Market capitalization is probably the most straightforward valuation metric that an investor can use, but it is one of my favorites. Market cap simply quantifies the market's overall value for a company once removing its debt. Mathematically speaking, market cap equals the number of shares outstanding times its current share price. The innate beauty behind market cap is that it removes the "price tag" from a company and looks at the whole business.

For example, Nasdaq's (NDAQ 0.61%) market cap today sits around $31 billion, which gives me a general sense of the company's size. However, looking at its $190 price tag tells us nothing, at least until other "per-share" metrics give us various valuations. By avoiding these per-share valuations, I am allowed to ask, do I agree with the market's overall valuation for Nasdaq? Simply put, no. I would've guessed it to be closer to the $75 billion or higher range.

Far from scientific, this simple test nonetheless highlights the brand power Nasdaq holds in my mind and is an excellent first step in identifying it as potentially undervalued. In addition to this potentially undersized market cap, Nasdaq offers broad tech diversification and incredible optionality for investors looking to outperform the market.

Young person uses a smartphone ouside in the evening against a backdrop of skyscrapers.

Image source: Getty Images

Diversification via public and private markets

One appealing characteristic of an investment in Nasdaq is its broad diversification across the technology industry. Through the 4,500-plus companies listed on the Nasdaq exchange, the company continues to play a vital role in taking hundreds of significant tech companies public. Furthermore, Nasdaq can offer various services to these companies on their exchange, ranging from investor relations (IR), environmental, social, and governance (ESG), analytics, and surveillance. The beauty of these services is that they are all incredibly sticky sales and fit nicely into the company's growing subscription as a service (SaaS) business model. As the company has continued diversifying its business operations, it has become less reliant on its transaction-based market services segment and more on annually recurring revenue.

Nasdaq's diversification potential through the upcoming spinoff of its Nasdaq Private Market (NPM) also excites me. Albeit indirectly, investing in the company offers investors the opportunity to participate in the booming private market home to hundreds of up-and-coming "unicorn" businesses. (Companies earn the unicorn moniker if they are privately held businesses with a valuation of over $1 billion.) As individual investors are generally unable to participate in these private companies' growth until they IPO, NPM's new joint venture gives us a chance to backdoor into some valuable exposure to this restricted market. 

Through this upcoming spinoff and Nasdaq's four distinct operating segments, the company offers fascinating growth optionality that may be a hidden value due to its complexity.

Its growth potential is hidden by complexity

SaaS companies are some of the most heavily targeted investments today, often pairing recurring revenue with the potential to upsell adjacent products and services to clients. However, Nasdaq seems to go unnoticed as a SaaS company, despite having grown SaaS sales as a portion of annualized recurring revenue (ARR) from 21% to 34% over the last five years. Due to this blend of revenue sources, it is difficult to apply any specific set of valuation metrics to the company, which is why I believe market cap offers the best attempt at valuing Nasdaq.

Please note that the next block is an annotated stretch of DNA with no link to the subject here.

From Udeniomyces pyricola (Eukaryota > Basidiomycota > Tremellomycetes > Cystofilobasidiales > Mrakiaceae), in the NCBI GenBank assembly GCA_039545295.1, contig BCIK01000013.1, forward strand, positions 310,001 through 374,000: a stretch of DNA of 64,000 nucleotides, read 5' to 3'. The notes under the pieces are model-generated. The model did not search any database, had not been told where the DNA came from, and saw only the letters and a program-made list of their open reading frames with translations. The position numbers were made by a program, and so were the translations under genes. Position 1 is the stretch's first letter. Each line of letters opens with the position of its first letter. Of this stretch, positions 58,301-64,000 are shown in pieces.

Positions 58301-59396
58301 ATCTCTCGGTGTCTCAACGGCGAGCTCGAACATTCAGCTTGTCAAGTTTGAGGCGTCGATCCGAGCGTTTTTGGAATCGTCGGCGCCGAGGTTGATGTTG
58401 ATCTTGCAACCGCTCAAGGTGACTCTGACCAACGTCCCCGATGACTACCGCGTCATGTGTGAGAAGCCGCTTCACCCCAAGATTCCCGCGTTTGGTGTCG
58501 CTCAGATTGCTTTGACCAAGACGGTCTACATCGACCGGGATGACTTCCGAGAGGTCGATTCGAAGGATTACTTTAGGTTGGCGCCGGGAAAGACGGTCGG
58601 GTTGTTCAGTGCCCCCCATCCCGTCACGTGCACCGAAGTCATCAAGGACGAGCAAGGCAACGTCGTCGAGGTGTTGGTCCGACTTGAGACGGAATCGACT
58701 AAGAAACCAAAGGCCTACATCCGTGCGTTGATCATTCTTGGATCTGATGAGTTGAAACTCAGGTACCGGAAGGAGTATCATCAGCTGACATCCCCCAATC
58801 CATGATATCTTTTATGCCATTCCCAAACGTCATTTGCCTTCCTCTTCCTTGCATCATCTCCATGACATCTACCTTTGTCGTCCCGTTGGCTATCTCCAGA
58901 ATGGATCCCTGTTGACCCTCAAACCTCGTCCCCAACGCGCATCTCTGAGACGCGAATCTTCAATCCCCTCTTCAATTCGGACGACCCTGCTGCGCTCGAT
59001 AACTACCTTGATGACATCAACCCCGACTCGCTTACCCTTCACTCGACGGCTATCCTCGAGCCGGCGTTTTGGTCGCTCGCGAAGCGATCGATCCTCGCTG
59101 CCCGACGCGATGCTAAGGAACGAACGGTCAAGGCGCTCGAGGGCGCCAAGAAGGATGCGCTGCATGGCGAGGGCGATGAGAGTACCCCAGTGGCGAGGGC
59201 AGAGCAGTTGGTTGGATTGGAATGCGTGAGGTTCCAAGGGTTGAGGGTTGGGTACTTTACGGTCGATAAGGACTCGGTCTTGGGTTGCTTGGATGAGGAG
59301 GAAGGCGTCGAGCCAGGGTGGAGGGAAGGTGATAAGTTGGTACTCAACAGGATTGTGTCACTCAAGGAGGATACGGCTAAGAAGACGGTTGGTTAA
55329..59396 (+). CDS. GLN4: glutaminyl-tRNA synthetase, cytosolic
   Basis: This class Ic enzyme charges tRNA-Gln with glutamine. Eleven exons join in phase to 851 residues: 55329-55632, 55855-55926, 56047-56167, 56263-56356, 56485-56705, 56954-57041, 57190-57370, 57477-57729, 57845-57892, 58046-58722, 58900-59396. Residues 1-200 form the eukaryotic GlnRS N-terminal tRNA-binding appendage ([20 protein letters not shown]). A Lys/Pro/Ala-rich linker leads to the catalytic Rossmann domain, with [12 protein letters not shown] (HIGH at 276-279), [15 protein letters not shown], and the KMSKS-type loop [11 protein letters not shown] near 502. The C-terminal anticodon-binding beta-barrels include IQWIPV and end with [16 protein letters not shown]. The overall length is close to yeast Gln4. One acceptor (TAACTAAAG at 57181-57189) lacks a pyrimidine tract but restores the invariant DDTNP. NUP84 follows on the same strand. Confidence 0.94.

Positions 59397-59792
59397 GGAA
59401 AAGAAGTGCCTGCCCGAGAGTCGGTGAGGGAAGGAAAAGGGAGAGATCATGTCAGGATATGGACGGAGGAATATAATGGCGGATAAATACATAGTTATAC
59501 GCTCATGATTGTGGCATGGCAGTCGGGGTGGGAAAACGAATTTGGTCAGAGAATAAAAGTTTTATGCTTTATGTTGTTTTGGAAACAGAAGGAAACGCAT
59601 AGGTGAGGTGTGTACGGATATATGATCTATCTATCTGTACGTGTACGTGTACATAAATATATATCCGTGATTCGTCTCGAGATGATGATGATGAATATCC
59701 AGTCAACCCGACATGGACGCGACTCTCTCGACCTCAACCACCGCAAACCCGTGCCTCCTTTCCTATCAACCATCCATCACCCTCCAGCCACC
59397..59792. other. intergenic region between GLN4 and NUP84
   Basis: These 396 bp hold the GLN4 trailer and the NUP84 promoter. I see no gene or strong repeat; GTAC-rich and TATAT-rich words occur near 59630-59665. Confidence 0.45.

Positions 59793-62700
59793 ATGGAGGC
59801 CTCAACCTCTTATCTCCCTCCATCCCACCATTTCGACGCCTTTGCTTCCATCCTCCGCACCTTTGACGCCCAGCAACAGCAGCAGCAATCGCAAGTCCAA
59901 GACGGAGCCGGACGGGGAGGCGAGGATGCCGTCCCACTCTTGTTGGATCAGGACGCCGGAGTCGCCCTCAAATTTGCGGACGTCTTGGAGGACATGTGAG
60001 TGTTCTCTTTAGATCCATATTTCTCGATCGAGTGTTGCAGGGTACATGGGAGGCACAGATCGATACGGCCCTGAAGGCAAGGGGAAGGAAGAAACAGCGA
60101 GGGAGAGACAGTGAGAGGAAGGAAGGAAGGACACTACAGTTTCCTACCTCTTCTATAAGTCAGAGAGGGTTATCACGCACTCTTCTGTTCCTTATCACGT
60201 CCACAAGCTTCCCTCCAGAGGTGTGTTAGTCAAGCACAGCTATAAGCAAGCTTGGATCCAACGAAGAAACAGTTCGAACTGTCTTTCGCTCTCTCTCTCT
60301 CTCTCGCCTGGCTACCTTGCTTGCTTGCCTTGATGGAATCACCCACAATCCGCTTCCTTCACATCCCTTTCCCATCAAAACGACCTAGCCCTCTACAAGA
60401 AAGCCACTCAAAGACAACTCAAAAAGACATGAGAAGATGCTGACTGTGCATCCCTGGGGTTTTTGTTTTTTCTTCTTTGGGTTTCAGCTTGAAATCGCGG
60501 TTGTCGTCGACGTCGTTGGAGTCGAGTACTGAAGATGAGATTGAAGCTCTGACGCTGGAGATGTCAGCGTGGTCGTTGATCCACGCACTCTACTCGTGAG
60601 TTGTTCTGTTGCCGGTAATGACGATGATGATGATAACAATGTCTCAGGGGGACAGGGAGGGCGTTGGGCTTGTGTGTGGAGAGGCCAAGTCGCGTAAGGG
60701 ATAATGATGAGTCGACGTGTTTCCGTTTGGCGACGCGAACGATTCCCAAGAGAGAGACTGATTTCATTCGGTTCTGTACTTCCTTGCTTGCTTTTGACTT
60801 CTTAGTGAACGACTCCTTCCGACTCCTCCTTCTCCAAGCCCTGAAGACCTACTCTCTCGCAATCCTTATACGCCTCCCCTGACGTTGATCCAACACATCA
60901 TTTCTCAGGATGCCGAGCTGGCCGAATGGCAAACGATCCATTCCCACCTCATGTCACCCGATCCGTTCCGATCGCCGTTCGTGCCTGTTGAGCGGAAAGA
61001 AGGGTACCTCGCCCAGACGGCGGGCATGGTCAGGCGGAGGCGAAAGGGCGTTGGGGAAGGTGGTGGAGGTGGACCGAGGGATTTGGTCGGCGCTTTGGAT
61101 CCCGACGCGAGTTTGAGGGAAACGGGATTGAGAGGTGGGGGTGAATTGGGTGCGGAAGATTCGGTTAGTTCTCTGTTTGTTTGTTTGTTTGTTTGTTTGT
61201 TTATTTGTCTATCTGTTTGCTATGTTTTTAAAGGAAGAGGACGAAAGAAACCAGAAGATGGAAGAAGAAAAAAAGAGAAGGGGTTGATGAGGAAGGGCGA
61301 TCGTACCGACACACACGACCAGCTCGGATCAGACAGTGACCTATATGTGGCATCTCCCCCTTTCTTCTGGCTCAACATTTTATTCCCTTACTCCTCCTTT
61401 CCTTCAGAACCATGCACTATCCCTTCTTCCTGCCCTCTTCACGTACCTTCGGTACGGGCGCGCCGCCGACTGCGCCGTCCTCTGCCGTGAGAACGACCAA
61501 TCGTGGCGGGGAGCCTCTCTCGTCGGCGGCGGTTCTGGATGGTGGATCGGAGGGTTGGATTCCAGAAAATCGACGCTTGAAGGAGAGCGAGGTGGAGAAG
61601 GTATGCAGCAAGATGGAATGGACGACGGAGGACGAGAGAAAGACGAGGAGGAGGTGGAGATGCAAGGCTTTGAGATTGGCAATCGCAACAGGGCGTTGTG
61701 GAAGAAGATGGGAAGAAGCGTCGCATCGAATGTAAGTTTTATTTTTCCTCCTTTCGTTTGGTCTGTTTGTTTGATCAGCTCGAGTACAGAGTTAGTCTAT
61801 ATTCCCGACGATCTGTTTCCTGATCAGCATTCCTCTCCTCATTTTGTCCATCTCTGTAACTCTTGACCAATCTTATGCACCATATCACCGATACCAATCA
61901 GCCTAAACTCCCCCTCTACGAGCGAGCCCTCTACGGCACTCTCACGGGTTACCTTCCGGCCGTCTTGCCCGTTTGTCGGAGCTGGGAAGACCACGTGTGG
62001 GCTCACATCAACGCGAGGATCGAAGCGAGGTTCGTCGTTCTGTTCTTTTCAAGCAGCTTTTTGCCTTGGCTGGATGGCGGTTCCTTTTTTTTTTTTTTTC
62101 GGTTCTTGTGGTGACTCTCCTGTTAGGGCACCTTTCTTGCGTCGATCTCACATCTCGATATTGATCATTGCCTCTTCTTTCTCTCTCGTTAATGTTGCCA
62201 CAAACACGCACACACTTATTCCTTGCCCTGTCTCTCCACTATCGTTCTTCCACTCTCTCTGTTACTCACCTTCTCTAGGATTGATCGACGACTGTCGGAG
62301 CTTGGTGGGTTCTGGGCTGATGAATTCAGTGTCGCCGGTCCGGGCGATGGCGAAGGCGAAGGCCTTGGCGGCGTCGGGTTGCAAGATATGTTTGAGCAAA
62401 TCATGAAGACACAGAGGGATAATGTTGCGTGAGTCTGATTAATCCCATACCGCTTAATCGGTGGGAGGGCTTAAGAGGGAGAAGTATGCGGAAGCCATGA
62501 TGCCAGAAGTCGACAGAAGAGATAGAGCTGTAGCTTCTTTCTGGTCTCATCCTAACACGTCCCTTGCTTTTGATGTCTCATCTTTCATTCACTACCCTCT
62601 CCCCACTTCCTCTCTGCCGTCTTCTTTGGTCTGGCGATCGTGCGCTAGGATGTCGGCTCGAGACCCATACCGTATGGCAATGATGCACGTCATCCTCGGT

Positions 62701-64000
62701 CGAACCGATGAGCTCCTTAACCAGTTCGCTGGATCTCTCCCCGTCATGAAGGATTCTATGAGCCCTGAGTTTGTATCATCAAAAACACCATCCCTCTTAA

Further clouding Nasdaq's valuation, the company operates in four adjacent yet unique business segments listed below:

Business Segment

Net Revenue (Q2 2021)

Operating Margin (Q2 2021)

Revenue Growth (YOY) 

Market services

$312 million



Corporate platforms

$154 million



Investment intelligence

$263 million



Market technology

$117 million



Data Source: Nasdaq Q2 2021 Earnings Presentation.

Because the bulk of market services revenue are transaction-based, Nasdaq may never qualify as a complete SaaS company, but it is slowly moving in that direction. As Nasdaq looks to spinoff its private market, I am watching for the company to simplify its operations, both in its business segments and its types of revenues. It appears management is taking the initial steps toward streamlining its operations and unlocking value for shareholders. Nasdaq's leaders are aiming for SaaS revenue to account for 40% to 50% of total revenue by 2025.

An investor's next move

Nasdaq is an operationally complex yet financially sound business in the early stages of unlocking shareholder value. Currently maintaining a profit margin of 19% and a return on equity (ROE) of 18%, Nasdaq is a genuine cash cow. These metrics are 40% and 69% higher, respectively, than the company's five-year averages, demonstrating the impact of its growing SaaS sales.

This profitability, paired with its growth optionality and its exposure to the public and private tech markets alike, makes Nasdaq a promising opportunity to outperform the market. Finally, with a market cap of $31 billion, Nasdaq's perceived overall market value is much lower than its peers:

  • Coinbase Global (COIN -3.73%): $54 billion market cap
  • S&P Global (SPGI 0.59%): $105 billion market cap
  • Intercontinental Exchange (ICE 0.13%): $66 billion market cap

Should Nasdaq eventually grow to the size of its fellow indexer S&P Global from today's market valuation, it would represent three-times upside in shares of the company today.

Going forward, I will be watching for updated guidance on SaaS sales as a percentage of the company's overall revenues, as Nasdaq appears to be a quickly growing SaaS company hiding behind a slowly simplifying operating structure.